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Returning to Work? What about PPE for your PC?

Returning to Work? What about PPE for your PC?

(or, as we say, PCPPE!)

 

By Andy Travers, EVP Sales & Marketing, Exclusive Networks

 

As we begin the slow return to work and provide our people with PPE (personal protective equipment), instructions on social distancing, and hygiene measures, this blog asks: are we taking the same approach to safeguarding the returning devices that may now be contaminated?

 

Without testing or obvious symptoms, a whole bunch of computer viruses, malware and other malicious content could have infected laptops and devices from the home Wi-Fi or those personal applications we’ve all been using to pass the time during lockdown.

 

Being Blind Spot Aware

We rightly concentrate on people protection but many companies, large and small, may overlook the safety and wellbeing of their IT networks and enterprise systems, and the threat posed by returning employees and their personal devices and company-provided work tools and devices.

 

The security posture of a home network varies greatly, not everyone is tech savvy and trust is often placed in default configurations of home devices such as routers. To compound matters further, home networks are often ‘dirty’ due to the pervasive nature of malicious software on devices that are not adequately protected. This creates a major security concern as people begin to return to work; a potential blind spot that might be overlooked.

 

Bad Actors Have Been Busy

Personal devices, home laptops and PCs, isolated in the home network, may (on their own) not provide such a huge threat but, once attached to the company network, it could be a different story. Recent data and threat reports have highlighted the huge explosion in this threat vector by the fast move to home working and how the bad actors have exploited this to maximum effect. These guys have likely planted all sorts of dormant and sinister bots and trojans, biding their time waiting for the right moment to execute the intended mission – months or even over a year later.

 

What to Look Out For

The list below is not exhaustive, but an idea of the tasks and actions we must consider in preparing for the health and wellbeing of our device data, digital assets, applications, services and software.

 

  1. Rogue Devices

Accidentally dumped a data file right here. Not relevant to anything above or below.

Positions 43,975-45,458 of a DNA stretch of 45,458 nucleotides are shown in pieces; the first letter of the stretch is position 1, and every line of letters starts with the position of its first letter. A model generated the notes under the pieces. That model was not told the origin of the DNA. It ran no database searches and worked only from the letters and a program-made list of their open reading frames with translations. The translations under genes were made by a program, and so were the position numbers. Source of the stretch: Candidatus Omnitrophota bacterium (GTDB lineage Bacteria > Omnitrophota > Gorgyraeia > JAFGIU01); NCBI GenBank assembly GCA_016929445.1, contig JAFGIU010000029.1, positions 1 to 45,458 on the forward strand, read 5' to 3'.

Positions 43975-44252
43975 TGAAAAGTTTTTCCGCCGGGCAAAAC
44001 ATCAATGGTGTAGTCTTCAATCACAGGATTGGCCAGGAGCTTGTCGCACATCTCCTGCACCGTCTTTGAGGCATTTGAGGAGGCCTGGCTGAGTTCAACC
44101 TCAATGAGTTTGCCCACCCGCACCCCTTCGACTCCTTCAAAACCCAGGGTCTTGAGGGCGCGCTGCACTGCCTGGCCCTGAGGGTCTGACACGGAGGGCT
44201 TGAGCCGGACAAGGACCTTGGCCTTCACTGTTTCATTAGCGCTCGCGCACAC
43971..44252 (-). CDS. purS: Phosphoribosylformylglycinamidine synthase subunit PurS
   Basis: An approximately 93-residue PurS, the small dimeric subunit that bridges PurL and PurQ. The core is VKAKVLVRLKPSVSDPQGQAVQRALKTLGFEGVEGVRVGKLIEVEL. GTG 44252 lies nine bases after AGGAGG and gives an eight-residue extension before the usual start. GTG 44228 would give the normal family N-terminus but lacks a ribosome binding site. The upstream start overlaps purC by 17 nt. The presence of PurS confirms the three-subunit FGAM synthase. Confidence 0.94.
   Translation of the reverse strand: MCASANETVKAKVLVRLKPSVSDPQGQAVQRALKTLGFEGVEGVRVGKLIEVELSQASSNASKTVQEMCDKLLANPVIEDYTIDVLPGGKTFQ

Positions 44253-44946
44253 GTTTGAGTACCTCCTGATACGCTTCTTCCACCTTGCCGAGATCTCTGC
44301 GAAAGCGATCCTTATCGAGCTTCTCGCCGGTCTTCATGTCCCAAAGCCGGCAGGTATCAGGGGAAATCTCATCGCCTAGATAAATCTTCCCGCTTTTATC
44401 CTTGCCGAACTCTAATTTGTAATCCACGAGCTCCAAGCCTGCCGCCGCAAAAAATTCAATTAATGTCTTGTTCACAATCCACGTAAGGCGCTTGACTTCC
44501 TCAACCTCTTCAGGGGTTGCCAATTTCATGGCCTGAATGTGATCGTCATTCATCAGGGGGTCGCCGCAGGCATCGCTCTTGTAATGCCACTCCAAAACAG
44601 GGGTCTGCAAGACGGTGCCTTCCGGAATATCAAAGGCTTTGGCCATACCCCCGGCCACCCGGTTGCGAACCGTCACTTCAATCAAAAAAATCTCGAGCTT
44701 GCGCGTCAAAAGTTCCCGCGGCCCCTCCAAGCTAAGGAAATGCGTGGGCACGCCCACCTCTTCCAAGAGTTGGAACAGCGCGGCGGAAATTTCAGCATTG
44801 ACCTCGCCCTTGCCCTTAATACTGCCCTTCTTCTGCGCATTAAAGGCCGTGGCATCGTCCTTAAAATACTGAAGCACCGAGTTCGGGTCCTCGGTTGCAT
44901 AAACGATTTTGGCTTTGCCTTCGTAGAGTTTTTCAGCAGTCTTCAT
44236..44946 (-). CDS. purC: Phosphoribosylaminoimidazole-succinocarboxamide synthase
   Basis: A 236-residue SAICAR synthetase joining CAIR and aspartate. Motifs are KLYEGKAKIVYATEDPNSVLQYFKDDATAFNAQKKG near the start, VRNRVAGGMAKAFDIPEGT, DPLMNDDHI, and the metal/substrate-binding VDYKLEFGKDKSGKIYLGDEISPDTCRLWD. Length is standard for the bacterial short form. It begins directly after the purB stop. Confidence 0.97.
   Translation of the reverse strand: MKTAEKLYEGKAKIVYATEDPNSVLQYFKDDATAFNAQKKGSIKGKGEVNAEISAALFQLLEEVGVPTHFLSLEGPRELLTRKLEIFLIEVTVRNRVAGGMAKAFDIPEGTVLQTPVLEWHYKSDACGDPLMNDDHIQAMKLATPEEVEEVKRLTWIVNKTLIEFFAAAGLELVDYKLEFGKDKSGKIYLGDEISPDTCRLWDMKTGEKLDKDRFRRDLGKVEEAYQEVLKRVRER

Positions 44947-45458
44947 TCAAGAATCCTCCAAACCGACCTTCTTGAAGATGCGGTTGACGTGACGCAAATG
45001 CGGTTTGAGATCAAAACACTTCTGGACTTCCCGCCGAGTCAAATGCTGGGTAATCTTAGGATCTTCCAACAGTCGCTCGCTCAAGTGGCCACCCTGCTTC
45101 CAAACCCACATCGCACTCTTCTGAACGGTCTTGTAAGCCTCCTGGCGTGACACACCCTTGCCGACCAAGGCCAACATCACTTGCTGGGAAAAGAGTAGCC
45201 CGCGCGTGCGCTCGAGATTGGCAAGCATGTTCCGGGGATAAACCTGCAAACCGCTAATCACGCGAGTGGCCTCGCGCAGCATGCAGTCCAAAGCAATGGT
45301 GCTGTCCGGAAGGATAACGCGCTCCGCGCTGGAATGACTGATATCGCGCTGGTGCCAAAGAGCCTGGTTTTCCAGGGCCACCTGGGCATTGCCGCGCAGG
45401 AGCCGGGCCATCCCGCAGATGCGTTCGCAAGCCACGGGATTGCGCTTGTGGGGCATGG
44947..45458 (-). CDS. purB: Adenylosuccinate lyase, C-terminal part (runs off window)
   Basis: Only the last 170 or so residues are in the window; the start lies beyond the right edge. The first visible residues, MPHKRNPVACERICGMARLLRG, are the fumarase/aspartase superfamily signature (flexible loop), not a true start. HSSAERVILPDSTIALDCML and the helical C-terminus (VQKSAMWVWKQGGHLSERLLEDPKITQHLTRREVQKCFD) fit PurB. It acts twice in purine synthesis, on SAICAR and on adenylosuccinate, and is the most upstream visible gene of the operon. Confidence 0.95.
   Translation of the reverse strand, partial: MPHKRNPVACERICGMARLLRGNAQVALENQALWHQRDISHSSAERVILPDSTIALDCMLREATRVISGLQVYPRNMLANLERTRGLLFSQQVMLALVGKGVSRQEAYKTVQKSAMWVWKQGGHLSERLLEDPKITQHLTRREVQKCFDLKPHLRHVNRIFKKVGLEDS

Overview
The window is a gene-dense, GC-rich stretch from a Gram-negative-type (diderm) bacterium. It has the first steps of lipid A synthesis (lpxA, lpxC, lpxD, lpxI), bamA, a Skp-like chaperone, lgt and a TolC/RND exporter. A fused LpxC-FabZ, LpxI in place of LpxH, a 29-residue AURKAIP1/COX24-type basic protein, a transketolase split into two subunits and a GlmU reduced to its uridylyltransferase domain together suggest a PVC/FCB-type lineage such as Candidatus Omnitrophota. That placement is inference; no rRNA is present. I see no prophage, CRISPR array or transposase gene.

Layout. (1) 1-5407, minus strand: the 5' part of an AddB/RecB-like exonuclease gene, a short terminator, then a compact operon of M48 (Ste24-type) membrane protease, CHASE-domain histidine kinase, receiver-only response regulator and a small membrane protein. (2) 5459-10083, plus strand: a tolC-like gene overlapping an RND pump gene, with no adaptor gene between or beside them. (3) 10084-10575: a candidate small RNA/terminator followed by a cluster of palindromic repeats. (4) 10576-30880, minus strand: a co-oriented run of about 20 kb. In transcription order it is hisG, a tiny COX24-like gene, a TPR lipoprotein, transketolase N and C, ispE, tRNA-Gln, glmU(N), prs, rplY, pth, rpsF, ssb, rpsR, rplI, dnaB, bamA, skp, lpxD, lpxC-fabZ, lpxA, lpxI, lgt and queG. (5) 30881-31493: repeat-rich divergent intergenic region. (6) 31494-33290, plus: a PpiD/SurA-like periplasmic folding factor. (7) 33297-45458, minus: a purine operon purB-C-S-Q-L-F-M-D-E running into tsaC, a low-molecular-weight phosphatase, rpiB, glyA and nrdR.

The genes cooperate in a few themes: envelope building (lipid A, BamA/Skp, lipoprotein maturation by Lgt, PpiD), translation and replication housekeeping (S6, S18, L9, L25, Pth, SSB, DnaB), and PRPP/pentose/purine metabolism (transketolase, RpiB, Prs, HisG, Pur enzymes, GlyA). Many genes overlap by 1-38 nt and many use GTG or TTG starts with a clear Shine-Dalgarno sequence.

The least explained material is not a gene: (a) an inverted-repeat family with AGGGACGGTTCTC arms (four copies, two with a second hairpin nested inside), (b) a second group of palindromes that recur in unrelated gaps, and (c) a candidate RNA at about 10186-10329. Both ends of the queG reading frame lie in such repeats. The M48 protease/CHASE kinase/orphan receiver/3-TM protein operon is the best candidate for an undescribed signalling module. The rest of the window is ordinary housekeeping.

Scan your networks for unknown devices – you never know – habits are hard to break and users may accidently bring in devices they’ve become comfortable with and assume it’s OK. Maybe issue a note to everyone to prepare them and ban such devices being attached to the network!

 

  1. External Drives

Users may have used external thumb drives and devices for storage, etc. Best re-enforce that these are forbidden and deploy device control to block.

 

  1. Not Updated OS and Software 

Out-of-date operating systems and software could have vulnerabilities ready to be exploited. Similarly, devices left on premises may have been shut down and will be out of scope. Auto-update settings may even have been turned off! As soon as you are able – make sure everything is patched. Now’s the time to check that all endpoint protection is on and up to date.

 

  1. Non-Approved Software and Apps

Many users may have installed new apps – Zoom being one of the obvious ones – that may not be approved. We need to check what risks these apps and other software present to the company by some sort of application risk service.

 

  1. Password Reset

Now is a good time to refresh and reset passwords, particularly as these may have been shared with loved ones. Existing passwords may also have been used on new sites and services that are unreliable. Enforcement of this is necessary and worthwhile.

 

  1. Take Stock

In the rush to react to the impending lockdown – we may have quickly allowed users to disconnect devices and peripherals to take away. So remind them that they were to ‘take away’ not to ‘stay away’. Employ asset tracking and conduct an inventory stock take! Similarly – you may have purchased additional licences like MS Teams, and quickly deployed them to allow users to be productive at home. Do they still need access to this? And if you’ve used a monthly subscription platform, why not cancel these subs and save some money?

 

What of the Future – the Next Normal?

In the rush to provide the solutions to users, many will have gone for quick fixes and contingencies. A case of optimising what was dynamically provisioned and holding it all together. So what does the ‘Next Normal’ look like? Everything points to a hybrid work-life balance future so consider what that looks like from a provisioning and protection perspective, and perhaps a rethink is needed.

 

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